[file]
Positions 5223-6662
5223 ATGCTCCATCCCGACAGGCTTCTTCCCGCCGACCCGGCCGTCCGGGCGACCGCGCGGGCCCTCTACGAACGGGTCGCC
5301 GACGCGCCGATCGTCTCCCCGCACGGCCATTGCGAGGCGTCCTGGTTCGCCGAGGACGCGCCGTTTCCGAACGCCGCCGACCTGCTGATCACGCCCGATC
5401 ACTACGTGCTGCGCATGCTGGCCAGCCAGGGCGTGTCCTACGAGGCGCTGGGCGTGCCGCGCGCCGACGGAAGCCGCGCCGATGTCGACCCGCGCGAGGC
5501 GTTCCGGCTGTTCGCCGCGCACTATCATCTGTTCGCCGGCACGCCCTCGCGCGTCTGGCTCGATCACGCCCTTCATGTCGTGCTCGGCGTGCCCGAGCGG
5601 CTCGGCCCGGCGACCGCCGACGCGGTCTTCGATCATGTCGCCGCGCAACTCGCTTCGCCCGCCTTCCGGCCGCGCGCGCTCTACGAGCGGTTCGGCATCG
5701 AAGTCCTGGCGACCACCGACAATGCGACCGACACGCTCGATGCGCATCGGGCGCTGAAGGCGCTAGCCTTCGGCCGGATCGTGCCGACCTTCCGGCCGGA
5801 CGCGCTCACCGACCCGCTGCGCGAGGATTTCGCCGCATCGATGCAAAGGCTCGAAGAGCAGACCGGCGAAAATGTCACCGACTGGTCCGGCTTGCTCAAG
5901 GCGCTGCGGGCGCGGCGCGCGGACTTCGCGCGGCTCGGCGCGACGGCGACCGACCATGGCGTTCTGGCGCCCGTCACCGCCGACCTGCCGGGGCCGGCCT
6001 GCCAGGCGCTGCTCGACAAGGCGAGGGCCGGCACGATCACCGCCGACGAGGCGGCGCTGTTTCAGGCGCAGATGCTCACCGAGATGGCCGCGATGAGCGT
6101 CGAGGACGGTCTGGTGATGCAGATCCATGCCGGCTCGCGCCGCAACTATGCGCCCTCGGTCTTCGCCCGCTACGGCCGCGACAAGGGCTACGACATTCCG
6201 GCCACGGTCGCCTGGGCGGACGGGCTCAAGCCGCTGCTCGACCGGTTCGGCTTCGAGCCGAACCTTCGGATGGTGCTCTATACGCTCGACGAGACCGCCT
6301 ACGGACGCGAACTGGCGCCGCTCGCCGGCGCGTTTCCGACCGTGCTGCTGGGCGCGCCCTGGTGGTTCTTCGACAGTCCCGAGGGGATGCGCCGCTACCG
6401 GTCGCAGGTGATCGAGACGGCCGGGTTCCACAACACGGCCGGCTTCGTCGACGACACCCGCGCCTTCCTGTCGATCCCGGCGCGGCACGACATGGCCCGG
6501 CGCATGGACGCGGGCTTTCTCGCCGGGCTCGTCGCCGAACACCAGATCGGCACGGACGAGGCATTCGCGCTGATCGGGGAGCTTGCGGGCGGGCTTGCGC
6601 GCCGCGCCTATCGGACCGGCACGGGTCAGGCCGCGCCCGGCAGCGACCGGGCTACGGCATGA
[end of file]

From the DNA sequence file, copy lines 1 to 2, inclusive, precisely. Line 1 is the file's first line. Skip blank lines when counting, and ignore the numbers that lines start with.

Positions 5223-6662
5223 ATGCTCCATCCCGACAGGCTTCTTCCCGCCGACCCGGCCGTCCGGGCGACCGCGCGGGCCCTCTACGAACGGGTCGCC